This post is the beginning of a longer conversation or series about how to reduce paper products in our homes. I have future posts planned less-waste or zero-waste swaps for paper products and about having a better impact in the areas where paper is still a must (ahem… the bathroom…). Let me know in the comments if there’s anything in particular you want me to research/talk about (and make my mom proud by putting my PhD to use).
As a professor, I generated WAY too much paper. Even when I tried to stymie the flow, it seemed that my desk was an endless pile of papers to grade, books or journal articles to read, drafts of papers in progress, and meeting handouts and materials. It was pretty impressive but horrifying at the same time. Whenever possible, I would use electronic means to accept assignments and distribute materials, but sometimes the flow of paper couldn’t be helped. Going through my office when I left full-time employment last year showed me just how much paper I had been hoarding.
Six ways to reduce the amount of paper in your home or office:
Say “no thanks” whenever possible.
You would be amazed by how much paper you can reduce in your space by simply saying no. This can be as simple as saying no to a receipt. Unless you really need the receipt for some reason (for example, some of my favorite rebate apps require me to scan and upload grocery receipts), just decline it. If enough of us say no, stores will start to get the hint. Our local zero waste store only gives two options: emailed receipt or no receipt. I sort of love them for that.
Scan and responsibly dispose of the documents you should keep, but don’t need as a physical copy.
Not all important documents are created equally. Some documents are important for a time, while others you will need to keep forever. The question is: Do you need the document in hard copy? I like the explanation below by Get Buttoned Up. Some documents, like our birth certificates, I keep scanned and in hard copy. Just in case something happens, I want the electronic back-up. Other documents, like our taxes, I only keep in PDF form. I can print them if I need to, but I probably won’t.
Compost paper that you don’t need.
I mention in the previous tip to “responsibly dispose” of your scanned papers that you don’t need. One way to do that is to compost them. It’s no secret that we’re a fan of worm composting. While we started composting to reduce our food waste, there has been the added benefit of reducing paper waste. The worms need both food scraps and bedding to be happy. Bedding could consist of shredded papers or, because we eat lots of eggs, shredded egg cartons. Either way, the worms get what they need and paper products in our home are reduced. I may be guilty of shredding and feeding the occasional student-paper to the worms. (It’s strangely satisfying…)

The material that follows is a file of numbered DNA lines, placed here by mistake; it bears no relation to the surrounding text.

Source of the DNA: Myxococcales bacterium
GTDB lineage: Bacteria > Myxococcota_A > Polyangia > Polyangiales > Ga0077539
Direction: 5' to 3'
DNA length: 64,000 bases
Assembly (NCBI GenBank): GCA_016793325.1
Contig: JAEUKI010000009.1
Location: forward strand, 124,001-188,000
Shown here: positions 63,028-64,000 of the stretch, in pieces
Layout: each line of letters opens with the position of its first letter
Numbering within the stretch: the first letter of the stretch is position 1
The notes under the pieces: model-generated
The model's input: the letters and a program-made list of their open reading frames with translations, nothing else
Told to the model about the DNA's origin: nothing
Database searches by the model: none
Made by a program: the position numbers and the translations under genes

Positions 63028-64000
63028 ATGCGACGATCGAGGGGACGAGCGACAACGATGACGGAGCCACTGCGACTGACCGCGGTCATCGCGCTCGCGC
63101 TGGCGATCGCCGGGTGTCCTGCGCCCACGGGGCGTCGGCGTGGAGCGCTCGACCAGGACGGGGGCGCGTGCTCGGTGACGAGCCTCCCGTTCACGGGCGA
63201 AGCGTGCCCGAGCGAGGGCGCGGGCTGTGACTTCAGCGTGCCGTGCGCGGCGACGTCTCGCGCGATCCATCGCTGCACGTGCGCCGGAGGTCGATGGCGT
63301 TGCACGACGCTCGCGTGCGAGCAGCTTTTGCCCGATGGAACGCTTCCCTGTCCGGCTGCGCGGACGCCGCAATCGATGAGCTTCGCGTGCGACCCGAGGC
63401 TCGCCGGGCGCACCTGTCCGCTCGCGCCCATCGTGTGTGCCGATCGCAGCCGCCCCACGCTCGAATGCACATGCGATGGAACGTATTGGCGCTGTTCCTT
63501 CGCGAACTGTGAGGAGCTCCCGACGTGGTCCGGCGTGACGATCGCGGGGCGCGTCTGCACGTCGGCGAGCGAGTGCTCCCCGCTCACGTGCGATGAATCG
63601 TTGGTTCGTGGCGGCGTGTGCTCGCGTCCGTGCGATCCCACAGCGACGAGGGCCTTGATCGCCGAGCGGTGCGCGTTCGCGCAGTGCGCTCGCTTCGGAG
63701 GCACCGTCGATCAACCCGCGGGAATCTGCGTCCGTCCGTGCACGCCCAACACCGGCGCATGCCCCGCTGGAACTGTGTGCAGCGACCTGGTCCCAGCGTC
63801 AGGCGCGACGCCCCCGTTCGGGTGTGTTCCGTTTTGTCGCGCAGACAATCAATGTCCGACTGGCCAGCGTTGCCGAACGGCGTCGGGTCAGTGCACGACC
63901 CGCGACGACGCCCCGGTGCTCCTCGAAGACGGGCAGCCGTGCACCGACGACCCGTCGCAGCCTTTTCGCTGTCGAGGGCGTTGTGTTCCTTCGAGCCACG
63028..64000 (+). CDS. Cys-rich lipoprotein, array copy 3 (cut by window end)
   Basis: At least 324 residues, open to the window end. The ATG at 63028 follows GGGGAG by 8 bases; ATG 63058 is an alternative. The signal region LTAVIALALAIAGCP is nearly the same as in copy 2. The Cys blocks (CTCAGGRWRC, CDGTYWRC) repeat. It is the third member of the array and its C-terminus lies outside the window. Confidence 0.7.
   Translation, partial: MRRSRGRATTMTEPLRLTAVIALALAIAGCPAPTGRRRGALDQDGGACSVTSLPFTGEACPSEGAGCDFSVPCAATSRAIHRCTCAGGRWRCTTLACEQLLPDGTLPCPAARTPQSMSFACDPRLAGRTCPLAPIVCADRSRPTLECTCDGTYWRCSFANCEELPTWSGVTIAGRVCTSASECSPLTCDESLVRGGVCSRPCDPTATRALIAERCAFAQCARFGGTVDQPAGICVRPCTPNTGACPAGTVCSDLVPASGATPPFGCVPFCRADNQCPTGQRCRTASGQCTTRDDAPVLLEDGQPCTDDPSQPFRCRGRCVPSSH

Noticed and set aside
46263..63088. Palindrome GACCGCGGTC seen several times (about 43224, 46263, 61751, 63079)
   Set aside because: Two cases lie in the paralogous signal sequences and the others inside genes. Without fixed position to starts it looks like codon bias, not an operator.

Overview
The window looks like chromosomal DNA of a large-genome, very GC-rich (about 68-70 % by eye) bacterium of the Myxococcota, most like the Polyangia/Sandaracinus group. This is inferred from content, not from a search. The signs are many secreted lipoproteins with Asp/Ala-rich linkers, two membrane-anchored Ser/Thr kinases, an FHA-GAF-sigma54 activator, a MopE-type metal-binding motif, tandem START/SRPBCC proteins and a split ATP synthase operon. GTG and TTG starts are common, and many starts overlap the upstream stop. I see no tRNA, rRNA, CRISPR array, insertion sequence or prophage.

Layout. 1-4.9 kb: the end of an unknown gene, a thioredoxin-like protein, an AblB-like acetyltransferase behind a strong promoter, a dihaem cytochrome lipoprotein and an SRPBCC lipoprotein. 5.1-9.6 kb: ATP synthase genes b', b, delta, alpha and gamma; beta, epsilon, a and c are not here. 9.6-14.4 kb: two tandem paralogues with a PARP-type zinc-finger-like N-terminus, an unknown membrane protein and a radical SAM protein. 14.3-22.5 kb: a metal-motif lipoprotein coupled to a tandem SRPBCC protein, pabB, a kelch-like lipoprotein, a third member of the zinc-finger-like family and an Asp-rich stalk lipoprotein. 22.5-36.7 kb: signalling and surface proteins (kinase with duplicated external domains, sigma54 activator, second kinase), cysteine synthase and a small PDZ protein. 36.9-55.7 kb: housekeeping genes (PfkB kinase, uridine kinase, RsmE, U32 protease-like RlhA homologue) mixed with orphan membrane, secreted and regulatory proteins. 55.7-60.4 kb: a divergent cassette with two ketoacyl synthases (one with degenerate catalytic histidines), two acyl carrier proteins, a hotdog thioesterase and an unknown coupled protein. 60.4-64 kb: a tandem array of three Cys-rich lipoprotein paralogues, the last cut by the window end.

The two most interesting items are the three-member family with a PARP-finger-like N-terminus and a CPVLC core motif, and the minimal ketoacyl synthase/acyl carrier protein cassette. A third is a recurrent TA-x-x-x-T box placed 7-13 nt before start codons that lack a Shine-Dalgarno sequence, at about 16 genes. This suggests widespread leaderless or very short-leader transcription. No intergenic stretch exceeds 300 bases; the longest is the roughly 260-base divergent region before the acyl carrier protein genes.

Reuse what you have when you can.
Despite trying our hardest, some paper still manages to come in. Most commonly, it’s in the form of medical bills that come with their own envelope to return payment. We usually pay those bills online, but I keep the envelope for future use. I don’t send much out in envelopes and having a few around for when I need them comes in handy. Most recently, I mailed our city taxes with saved envelopes. Since it had one of those picture window things, I taped the address to the inside of the envelope. Arts and crafts FTW!
Another way to reuse paper is to use all sides of it. When we get something that only has one side printed, I cut the sheet into quarters and put it on my scrap paper pile. Sometimes I need to write notes to Justin or jot something down while I’m on the phone. Scrap paper works fine here.
Electronic when possible.
It’s amazing how much you can do paperwork-wise via electronic means these days. Our home transactions (the purchase and sale of our prior two homes and the new house we’re building) have all used DocuSign for the preliminary documents. Mortgage documents must be physically signed, so there was paper involved then, but everything else was electronic. The last two leases we’ve signed have gone through DocuSign as well. It heartens me that more paperwork is being done this way.
One well-known source of paper in my home is books. Embracing your public library to rent books or e-books or buying e-books directly is another way to go electronic when possible.
Replace with a less-waste or zero-waste option.
There are less-waste or zero-waste options available for most paper products in our home. For example, we have switched from paper towels to reusable cleaning cloths, from paper napkins to cloth napkins, and from Kleenex to bamboo-based hankies. I’ll write more about these swaps in future posts. The idea here is to do a paper audit and think about what you can replace with something that does the job just as well without the clutter or waste.
What do you think? Are there ways that you reduce paper in your home or office? What did I miss? What will you try?
5 thoughts on “reducing paper”
This is very helpful! I definitely use way too much paper.
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I didn’t realize how much paper I had until I cleaned out my office. I was a borderline fire hazard!
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I try to reduce where I can – the majority of my lesson plans are now electronic, and I use powerpoints rather than handouts, but……….I could make some small changes with big impacts.
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